Just when you think that a movie is perfect as is, Netflix comes along and commissions a Part 2 to wrap things up accordingly. This is definitely the situation here with the release of Believer 2. With the success of 2018’s Believer and its ambiguous ending, the door was left unintentionally open for further exploration. More functioning as the second half of a duology rather than a sequel, Believer 2 functions well if viewed through that particular frame of mind. Jumping immediately into the fray after the events of the previous film, viewers are led on a wild chase to hunt down Mr. Lee with the rest of the characters.
Directed by Baek Jong-yul and written by Kim Hee-jin, Believer 2 brings back some familiar faces to the cast. Cho Jin-woong returns as Detective Jo Won-ho and Cha Seung-won returns as an incredibly pained Brian Lee. Hee-jin tries to get people caught up as quickly as possible in a quick previously-on kind of montage at the beginning of the film. Unfortunately, while this does get new viewers up to speed somewhat, the emotional connection we would have built watching the first film is lost if you’re jumping into Believer 2 blind. Watch the first film before you jump into this for a stronger pull to the characters.
Hitting the ground running after getting caught up, we encounter drug cook, Seo Young-rak (now played by Oh Seung-hoon) who, with the help of his two deaf assistants, Manko (Kim Dong-young) and Rona (Lee Joo-young), has set up a plan to try to lure the mysterious Mr. Lee out from the shadows. Young-rak is not the only one gunning for Mr. Lee. Detective Won-ho can’t let go of the idea that Young-rak is the real Mr. Lee based on information he seems to possess, and this obsession has him trying to follow the trail.
For Brian Lee and Young-rak, their exploits garner the attention of the eerily psychotic Big Knife (Han Hyo-joo). With Ha-rim, her brother, now dead, Big Knife is the closest associate to Mr. Lee. Capturing her attention and not getting killed are the prime goals for both Brian and Young-rak. With her job being to clean up the mess left behind by Mr. Lee’s business, she’s saying red, which puts everyone within eyesight in danger.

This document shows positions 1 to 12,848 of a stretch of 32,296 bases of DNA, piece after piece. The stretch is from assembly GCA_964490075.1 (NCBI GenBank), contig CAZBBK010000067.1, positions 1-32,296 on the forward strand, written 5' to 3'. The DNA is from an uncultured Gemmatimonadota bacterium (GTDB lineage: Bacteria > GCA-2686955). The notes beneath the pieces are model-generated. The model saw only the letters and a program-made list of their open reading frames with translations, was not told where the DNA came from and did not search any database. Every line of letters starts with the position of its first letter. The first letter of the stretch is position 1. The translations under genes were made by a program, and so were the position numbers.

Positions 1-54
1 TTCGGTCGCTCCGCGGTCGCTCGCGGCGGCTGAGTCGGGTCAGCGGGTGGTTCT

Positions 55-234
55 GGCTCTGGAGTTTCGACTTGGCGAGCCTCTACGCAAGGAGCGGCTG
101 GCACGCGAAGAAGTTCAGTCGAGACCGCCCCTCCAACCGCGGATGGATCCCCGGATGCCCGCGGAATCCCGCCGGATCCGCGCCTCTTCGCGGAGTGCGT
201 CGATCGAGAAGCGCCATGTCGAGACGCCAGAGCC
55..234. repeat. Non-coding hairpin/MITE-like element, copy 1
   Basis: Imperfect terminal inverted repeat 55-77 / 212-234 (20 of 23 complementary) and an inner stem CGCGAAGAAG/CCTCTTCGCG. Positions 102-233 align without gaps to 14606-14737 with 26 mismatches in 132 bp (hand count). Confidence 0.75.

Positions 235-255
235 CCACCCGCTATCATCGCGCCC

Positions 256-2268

Believer 2 spares no expense with its grimy settings and explicit violence. The action choreography is slick and top-notch. With so many seasoned criminal characters, the efficiency and proficiency displayed in the shootouts and action sequences are impressive and paint a further image of the depravity of Mr. Lee’s indirect influence.
The violence, while some may argue is gratuitous, is anything but. From beheadings to shootouts to torturous moments, these scenes are no different from recent films in the Korean action movie market. They illustrate to the viewer the lengths these characters will go to, and we see this contrast highlighted in Won-ho’s usage of violence compared to characters like Big Knife, Young-rak, and Brian Lee. It is also these three morally compromised characters that steal the thunder away from actor Cho Jin-woong in this outing.
Won-ho as a character fades into the background both in the story as well as onscreen. With the performances delivered by Cha Seung-won, Oh Seung-hoon, and Han Hyo-joo, it’s easy to see how. Charismatic as always, Seung-won’s Brian Lee resonates, even despite the character’s unfortunate circumstances. With lines espousing God’s will and reaching the end of the road, Seung-won makes meals of what he’s given.
Han Hyo-joo has the devil’s task of taking on a character new to the universe and boy, does she absolutely slay it. Her Big Knife is terrifying. The constant mood swings between sarcastic laughter and outright cold murder keep viewers and the characters onscreen on edge. Knowing Hyo-joo’s ease with languages, her handling of Mandarin in this role was also fluid and well done.
Oh Seung-hoon stepped into the role of Seo Young-rak, which had been previously played by Ryu Jun-yeol. Having to fill in the shoes established by someone else is no small feat but, whether one is familiar or not with the previous actor’s portrayal, he manages to fill Young-rak with such passion and mystery that you can’t help but feel compelled. Seung-hoon holds his own easily with veteran actors Seung-won and Tzi Ma which reveals the depths he can reach to draw a viewer in.
Barring the limited time audiences actually spend with Mr. Lee once revealed as well as the nearly instantaneous leap into the action at the beginning of the film, Believer 2 works as the second half of a duology quite fine. Does it make the case for its existence? Yes. There is no ambiguity left up to the viewer by the film’s end, with all the scores settled and tucked away. This leaves Believer 2 as the best capping point for a story steeped in obsession, revenge, and violence galore.
Believer 2 is streaming exclusively now on Netflix.
Barring the limited time audiences actually spend with Mr. Lee once revealed as well as the nearly instantaneous leap into the action at the beginning of the film, Believer 2 works as the second half of a duology quite fine.